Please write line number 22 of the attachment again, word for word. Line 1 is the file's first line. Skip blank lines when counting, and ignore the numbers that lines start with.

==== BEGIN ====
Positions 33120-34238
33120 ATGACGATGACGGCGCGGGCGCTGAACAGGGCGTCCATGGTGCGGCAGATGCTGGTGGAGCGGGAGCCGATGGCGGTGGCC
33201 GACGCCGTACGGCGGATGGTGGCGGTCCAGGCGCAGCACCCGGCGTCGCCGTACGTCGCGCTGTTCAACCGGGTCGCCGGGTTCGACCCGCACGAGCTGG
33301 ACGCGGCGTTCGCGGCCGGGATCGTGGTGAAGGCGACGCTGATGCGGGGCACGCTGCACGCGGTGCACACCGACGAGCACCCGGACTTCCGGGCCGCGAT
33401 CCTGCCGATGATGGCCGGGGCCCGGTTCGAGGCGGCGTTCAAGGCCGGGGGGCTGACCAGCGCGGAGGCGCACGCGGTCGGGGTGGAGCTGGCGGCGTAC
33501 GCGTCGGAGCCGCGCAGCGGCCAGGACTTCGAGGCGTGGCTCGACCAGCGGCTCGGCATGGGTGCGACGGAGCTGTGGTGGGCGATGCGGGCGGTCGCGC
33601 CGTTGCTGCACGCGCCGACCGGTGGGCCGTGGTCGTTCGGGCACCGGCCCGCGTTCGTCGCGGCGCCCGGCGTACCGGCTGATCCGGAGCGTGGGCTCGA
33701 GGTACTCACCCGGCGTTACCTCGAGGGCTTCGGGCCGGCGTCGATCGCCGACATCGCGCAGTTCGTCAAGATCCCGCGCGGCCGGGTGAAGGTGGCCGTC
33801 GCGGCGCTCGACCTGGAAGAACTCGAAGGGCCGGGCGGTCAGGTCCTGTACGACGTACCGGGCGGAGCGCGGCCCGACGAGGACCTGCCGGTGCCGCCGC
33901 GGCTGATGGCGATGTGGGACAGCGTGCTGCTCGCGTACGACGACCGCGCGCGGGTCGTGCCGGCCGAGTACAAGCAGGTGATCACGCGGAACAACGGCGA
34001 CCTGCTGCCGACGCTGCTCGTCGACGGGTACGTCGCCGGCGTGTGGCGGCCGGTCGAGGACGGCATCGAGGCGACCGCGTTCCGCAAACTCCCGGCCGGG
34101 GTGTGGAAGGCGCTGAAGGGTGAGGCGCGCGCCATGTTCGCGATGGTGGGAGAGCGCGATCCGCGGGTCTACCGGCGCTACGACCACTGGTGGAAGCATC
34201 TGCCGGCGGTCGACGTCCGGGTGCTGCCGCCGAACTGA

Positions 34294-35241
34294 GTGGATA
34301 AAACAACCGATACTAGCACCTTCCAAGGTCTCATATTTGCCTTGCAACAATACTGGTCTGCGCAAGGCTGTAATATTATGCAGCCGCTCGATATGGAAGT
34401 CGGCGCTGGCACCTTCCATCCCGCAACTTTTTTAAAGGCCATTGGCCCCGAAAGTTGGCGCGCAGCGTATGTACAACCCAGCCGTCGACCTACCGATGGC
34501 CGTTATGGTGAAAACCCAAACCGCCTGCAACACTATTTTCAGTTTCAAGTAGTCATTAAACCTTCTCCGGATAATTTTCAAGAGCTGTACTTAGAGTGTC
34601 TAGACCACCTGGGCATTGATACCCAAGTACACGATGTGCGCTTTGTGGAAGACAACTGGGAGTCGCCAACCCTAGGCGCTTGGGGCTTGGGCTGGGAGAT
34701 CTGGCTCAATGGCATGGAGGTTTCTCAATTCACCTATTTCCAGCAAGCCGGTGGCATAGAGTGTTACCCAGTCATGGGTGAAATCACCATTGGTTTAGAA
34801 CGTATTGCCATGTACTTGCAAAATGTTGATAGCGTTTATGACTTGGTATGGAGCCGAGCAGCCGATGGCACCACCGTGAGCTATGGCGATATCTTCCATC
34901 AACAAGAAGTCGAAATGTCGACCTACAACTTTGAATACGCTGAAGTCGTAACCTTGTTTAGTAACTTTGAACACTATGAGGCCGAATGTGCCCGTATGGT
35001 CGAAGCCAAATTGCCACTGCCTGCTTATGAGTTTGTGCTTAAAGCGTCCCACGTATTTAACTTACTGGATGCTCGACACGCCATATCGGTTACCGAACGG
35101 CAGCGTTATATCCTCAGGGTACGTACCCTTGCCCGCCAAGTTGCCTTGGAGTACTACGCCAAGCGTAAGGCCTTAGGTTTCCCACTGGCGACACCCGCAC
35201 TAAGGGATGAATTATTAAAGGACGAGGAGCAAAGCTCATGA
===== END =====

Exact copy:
34901 AACAAGAAGTCGAAATGTCGACCTACAACTTTGAATACGCTGAAGTCGTAACCTTGTTTAGTAACTTTGAACACTATGAGGCCGAATGTGCCCGTATGGT